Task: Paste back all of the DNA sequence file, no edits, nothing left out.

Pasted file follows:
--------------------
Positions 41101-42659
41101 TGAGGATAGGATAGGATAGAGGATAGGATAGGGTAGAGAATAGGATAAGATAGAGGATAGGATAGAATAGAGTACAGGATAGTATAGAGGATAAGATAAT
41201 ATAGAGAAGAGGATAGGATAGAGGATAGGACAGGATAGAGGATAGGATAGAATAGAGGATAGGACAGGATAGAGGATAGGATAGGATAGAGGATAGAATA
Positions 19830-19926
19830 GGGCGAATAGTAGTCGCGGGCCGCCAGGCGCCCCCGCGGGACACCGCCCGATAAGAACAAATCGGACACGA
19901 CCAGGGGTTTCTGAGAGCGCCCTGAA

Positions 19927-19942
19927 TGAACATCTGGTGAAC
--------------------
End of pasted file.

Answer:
Positions 41101-42659
41101 TGAGGATAGGATAGGATAGAGGATAGGATAGGGTAGAGAATAGGATAAGATAGAGGATAGGATAGAATAGAGTACAGGATAGTATAGAGGATAAGATAAT
41201 ATAGAGAAGAGGATAGGATAGAGGATAGGACAGGATAGAGGATAGGATAGAATAGAGGATAGGACAGGATAGAGGATAGGATAGGATAGAGGATAGAATA
Positions 19830-19926
19830 GGGCGAATAGTAGTCGCGGGCCGCCAGGCGCCCCCGCGGGACACCGCCCGATAAGAACAAATCGGACACGA
19901 CCAGGGGTTTCTGAGAGCGCCCTGAA

Positions 19927-19942
19927 TGAACATCTGGTGAAC